Of unequal magnitudes, the greater has to the same a greater ratio than the less has; and the same has to the less a greater ratio than it has to the greater.

Let *AB* and *C* be unequal magnitudes, and let *AB* be greater, and let *D* be another, arbitrary, magnitude.

I say that *AB* has to *D* a greater ratio than *C* has to *D,* and *D* has to *C* a greater ratio than it has to *AB.*

(V.Def.4)

Since *AB* is greater than *C,* make *EB* equal to *C.* Then the less of the magnitudes *AE* and *EB,* if multiplied, will eventually be greater than *D.*

First, let *AE* be less than *EB.* Let *AE* be multiplied, and let *FG* be a multiple of it which is greater than *D.* Make *GH* the same multiple of *EB* and *K* the same multiple of *C* that *FG* is of *AE.*

(V.Def.4)

Take *L* double of *D* and *M* triple of it, and successive multiples increasing by one, until what is taken is the first multiple of *D* that is greater than *K.* Let it be taken, and let it be *N* which is quadruple of *D* and the first multiple of it greater than *K.*

Since *K* is less than *N* first, therefore *K* is not less than *M.*

And, since *FG* is the same multiple of *AE* that *GH* is of *EB,* therefore *FG* is the same multiple of *AE* that *FH* is of *AB.*

But *FG* is the same multiple of *AE* that *K* is of *C,* therefore *FH* is the same multiple of *AB* that *K* is of *C.* Therefore *FH* and *K* are equimultiples of *AB* and *C.*

Again, since *GH* is the same multiple of *EB* that *K* is of *C,* and *EB* equals *C,* therefore *GH* equals *K.*

But *K* is not less than *M,* therefore neither is *GH* less than *M.*

And *FG* is greater than *D,* therefore the whole *FH* is greater than the sum of *D* and *M.*

But the sum of *D* and *M* equals *N,* inasmuch as *M* is triple *D,* and the sum of *M* and *D* is quadruple *D,* while *N* is also quadruple *D,* therefore the sum of *M* and *D* equals *N.*

But *FH* is greater than the sum of *M* and *D,* therefore *FH* is in excess of *N,* while *K* is not in excess of *N.*

And *FH* and *K* are equimultiples of *AB* and *C,* while *N* is another, arbitrary, multiple of *D,* therefore *AB* has to *D* a greater ratio than *C* has to *D.*

I say next, that *D* has to *C* a greater ratio than *D* has to *AB.*

With the same construction, we can prove similarly that *N* is in excess of *K,* while *N* is not in excess of *FH.*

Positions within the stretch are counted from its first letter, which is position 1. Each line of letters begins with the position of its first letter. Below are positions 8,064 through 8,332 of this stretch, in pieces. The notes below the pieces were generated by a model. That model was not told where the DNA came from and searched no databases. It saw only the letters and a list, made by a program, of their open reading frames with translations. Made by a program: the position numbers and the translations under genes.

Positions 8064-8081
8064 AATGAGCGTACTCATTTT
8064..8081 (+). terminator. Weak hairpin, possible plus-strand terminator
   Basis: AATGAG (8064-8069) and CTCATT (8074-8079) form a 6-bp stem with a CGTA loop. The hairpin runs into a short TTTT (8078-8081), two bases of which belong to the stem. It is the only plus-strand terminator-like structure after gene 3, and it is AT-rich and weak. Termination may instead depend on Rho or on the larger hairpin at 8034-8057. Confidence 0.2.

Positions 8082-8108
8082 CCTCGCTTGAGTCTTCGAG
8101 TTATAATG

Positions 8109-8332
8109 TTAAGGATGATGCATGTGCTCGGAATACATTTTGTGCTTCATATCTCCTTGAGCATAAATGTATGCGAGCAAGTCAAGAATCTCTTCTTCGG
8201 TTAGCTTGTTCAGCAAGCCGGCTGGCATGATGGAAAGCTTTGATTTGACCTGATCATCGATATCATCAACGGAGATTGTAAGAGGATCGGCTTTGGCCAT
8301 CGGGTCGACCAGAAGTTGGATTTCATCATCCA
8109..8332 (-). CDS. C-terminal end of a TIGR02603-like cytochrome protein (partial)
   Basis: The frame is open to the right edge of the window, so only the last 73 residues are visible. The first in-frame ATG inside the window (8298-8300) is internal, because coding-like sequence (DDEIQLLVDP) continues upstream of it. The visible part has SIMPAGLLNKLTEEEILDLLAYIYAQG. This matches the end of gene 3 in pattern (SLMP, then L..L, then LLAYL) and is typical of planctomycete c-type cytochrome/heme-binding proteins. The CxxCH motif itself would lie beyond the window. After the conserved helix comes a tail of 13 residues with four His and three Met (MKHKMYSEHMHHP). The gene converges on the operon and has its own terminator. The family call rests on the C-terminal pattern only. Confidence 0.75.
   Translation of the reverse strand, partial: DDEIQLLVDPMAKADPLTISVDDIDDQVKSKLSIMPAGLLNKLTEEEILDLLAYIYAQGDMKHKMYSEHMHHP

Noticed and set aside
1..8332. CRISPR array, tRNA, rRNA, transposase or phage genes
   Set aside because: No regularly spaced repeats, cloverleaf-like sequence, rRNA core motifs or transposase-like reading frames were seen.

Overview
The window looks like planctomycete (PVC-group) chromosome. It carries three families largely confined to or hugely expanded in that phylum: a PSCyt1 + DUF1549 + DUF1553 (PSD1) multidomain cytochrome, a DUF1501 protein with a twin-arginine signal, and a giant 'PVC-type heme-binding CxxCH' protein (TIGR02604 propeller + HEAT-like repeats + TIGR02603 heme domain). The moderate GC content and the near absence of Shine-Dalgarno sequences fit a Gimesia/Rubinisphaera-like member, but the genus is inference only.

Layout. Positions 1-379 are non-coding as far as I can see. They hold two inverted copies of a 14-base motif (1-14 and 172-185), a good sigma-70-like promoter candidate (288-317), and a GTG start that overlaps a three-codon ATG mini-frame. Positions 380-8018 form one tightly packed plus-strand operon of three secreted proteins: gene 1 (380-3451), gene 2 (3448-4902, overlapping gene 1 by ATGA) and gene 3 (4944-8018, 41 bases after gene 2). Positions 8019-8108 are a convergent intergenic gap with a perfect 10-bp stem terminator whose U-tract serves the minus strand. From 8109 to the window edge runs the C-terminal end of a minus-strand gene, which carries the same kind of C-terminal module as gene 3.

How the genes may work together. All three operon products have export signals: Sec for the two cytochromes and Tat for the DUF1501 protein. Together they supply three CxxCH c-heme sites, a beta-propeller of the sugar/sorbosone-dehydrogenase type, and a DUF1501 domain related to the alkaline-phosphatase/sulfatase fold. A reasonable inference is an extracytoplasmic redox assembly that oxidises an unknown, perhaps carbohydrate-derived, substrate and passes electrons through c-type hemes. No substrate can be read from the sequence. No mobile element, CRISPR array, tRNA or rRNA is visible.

And *N* is a multiple of *D,* while *FH* and *K* are other, arbitrary, equimultiples of *AB* and *C,* therefore *D* has to *C* a greater ratio than *D* has to *AB.*

Next, let *AE* be greater than *EB.*

(V.Def.4)

Then the less, *EB,* if multiplied, will eventually be greater than *D.*

Let it be multiplied, and let *GH* be a multiple of *EB* and greater than *D.* Make *FG* the same multiple of *AE,* and *K* the same multiple of *C* that *GH* is of *EB.*

(V.Def.4)

Then we can prove similarly that *FH* and *K* are equimultiples of *AB* and *C,* and, similarly, take *N* the first multiple of *D* that is greater than *FG,* so that *FG* is again not less than *M.*

But *GH* is greater than *D,* therefore the whole *FH* is in excess of the sum of *D* and *M,* that is, of *N.*

Now *K* is not in excess of *N,* inasmuch as *FG* also, which is greater than *GH,* that is, than *K,* is not in excess of *N.*

And in the same manner, by following the above argument, we complete the demonstration.

Therefore, *of unequal magnitudes, the greater has to the same a greater ratio than the less has; and the same has to the less a greater ratio than it has to the greater.
*

Q.E.D.

At four points in the proof V.Def.4 is used as an axiom of comparability rather than a definition. The first instance:

- Then the less of the magnitudes

But algebra obscures much, too. Euclid carefully proved distributivity of multiplication by numbers over addition of magnitudes in V.1, which is used in this proof. We manipulate algebraic expressions almost automatically. In order to be as correct as Euclid, we should verify the rules of algebra and be aware when we use them.

With these preliminary qualifications, let’s look at a translation of the proof into symbolic algebra.

To prove: if a > c, then a : d > c : d, but d : c > d : a. |
a = AB
c = C = EB
d = D |

Let a > c. Either a – c < c, or a – c > c, [or a – c = c]. |
a – c = AE |

Case 1: Suppose a – c < c. Let m be a number such that m(a – c) > d. |
m(a – c) = FG
mc = GH = K |

Let n be the smallest number such that nd > mc. [What happens when n = 1 to Euclid’s proof?] |
nd = N
( n – 1)d = M |

Since mc is not less than (n – 1)d, and m(a – c) > d, therefore, by adding, ma > nd. But mc is not greater than nd. Therefore a : d > c : d. |
ma = FH |

Also nd > mc but nd is not greater than ma. Therefore d : c > d : a. | |

Case 2: Suppose c < a – c. Let Let m be a number such that mc > d. |
(Same as above) |

Let n be the smallest number such that nd > m(a – c).
Since Also
[Case 3 when Thus, the conclusion is reached in any case. Q.E.D. |